To understand underarm odor you must first understand where it comes from. The short answer is, body sweat and bacteria. The human body contains two types of sweat glands: eccrine glands, which are all over your body and open directly into the skin, and apocrine glands, which are found in areas where hair follicles are abundant. When your body temperature rises, it releases sweat as a cooling mechanism [source: Mayo Clinic].
For the most part, sweat itself is odorless. But sweat released from the apocrine glands is considered a fatty sweat. When you become nervous, your body contracts tubules or small tubular structures in the glands and forces the sweat to the surface. The odor is a result of this bacteria breaking down the fatty apocrine sweat, biodegrading so to speak. So what can we do to prevent or at least curb this?
The best way to prevent underarm odor is to prevent sweat. But that's easier said than done. Antiperspirants do help. An antiperspirant containing active ingredients (ingredients that are activated by the body), such as aluminum zirconium trichlorohydrex gly and aluminum zirconium tetrachlorohydrex gly prevent sweat from accumulating. Without sweat, the bacterial biodegrading can't occur, therefore minimizing underarm odor [source: Mayo Clinic].
Deodorants are also useful in masking underarm odor. While they won't prevent perspiration, fragrances in deodorants cover up the smell left behind by the bacteria. Body sprays are popular but don't do anything for perspiration. Most antiperspirants also contain deodorants so they play a dual role -- staving off odor while fighting off sweat.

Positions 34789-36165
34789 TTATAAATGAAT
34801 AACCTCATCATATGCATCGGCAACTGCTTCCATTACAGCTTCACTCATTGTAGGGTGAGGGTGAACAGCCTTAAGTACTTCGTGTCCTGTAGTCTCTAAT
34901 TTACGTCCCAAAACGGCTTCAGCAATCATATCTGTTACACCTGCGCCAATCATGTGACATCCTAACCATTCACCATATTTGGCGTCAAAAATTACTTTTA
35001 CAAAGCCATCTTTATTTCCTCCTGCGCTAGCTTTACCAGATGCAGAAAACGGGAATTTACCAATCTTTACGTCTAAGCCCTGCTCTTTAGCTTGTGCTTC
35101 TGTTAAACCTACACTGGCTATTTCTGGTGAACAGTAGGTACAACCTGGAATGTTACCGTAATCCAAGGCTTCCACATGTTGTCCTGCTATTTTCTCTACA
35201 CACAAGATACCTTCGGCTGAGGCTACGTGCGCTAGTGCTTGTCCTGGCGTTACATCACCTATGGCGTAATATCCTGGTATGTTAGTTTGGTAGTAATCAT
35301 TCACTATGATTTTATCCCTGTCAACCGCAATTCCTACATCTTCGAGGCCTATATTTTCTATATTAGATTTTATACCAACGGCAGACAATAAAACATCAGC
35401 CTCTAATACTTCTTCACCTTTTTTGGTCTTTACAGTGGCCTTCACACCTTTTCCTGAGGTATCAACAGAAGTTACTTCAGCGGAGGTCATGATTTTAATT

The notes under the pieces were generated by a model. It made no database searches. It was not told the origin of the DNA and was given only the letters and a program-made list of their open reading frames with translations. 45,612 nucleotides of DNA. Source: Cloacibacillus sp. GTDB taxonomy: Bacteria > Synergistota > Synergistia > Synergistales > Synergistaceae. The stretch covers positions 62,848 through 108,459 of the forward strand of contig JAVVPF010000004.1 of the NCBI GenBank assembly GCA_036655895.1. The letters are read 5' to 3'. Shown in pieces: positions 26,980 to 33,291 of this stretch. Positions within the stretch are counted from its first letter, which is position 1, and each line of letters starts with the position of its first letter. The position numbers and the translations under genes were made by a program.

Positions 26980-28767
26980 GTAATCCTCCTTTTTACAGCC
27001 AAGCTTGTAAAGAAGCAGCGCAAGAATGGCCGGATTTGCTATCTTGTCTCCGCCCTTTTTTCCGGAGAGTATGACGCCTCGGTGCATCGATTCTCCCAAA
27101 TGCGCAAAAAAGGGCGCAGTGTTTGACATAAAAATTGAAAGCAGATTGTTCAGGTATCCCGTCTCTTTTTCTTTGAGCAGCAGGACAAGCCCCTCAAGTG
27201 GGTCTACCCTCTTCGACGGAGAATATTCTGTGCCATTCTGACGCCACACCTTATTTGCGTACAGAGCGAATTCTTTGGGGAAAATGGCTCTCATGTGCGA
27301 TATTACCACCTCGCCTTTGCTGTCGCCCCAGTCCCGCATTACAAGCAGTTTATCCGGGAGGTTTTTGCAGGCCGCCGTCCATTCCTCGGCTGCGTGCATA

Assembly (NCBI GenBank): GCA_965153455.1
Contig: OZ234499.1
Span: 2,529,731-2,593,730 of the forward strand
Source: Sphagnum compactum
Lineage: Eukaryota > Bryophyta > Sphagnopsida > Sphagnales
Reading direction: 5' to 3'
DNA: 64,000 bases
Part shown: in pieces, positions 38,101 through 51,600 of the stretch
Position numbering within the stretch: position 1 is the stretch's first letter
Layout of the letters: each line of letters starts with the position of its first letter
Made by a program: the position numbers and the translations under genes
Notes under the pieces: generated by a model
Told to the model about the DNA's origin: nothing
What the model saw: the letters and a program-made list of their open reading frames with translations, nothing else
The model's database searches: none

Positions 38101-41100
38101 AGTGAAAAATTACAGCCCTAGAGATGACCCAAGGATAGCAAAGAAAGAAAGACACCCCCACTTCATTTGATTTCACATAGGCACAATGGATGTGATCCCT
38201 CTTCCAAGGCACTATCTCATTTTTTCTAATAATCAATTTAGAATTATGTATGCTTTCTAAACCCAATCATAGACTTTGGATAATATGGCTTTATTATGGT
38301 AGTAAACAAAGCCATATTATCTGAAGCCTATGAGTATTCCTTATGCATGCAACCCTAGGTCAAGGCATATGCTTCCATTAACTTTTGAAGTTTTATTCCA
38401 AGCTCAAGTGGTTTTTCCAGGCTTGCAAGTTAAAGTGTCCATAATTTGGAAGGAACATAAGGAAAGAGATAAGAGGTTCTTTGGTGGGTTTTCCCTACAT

If regular deodorants are not enough, doctors can prescribe clinical strength antiperspirants high in aluminum chloride. Some over-the-counter alternatives such as Gillette Clinical boast prescription-strength results.
Since we're aiming to stay dry as a preventative measure to underarm odor, consider your wardrobe. Clothing made from natural fibers, such as cotton and bamboo, allow your skin to breathe better than synthetic materials, like polyester and spandex. More air circulation means drier armpits.
Personal hygiene -- washing your armpits and body -- is another critical element in preventing underarm odor. It goes hand-in-hand with odor prevention.
But preventing underarm odor is one thing. Eliminating it once you have it is another. Let's get into that in the next section.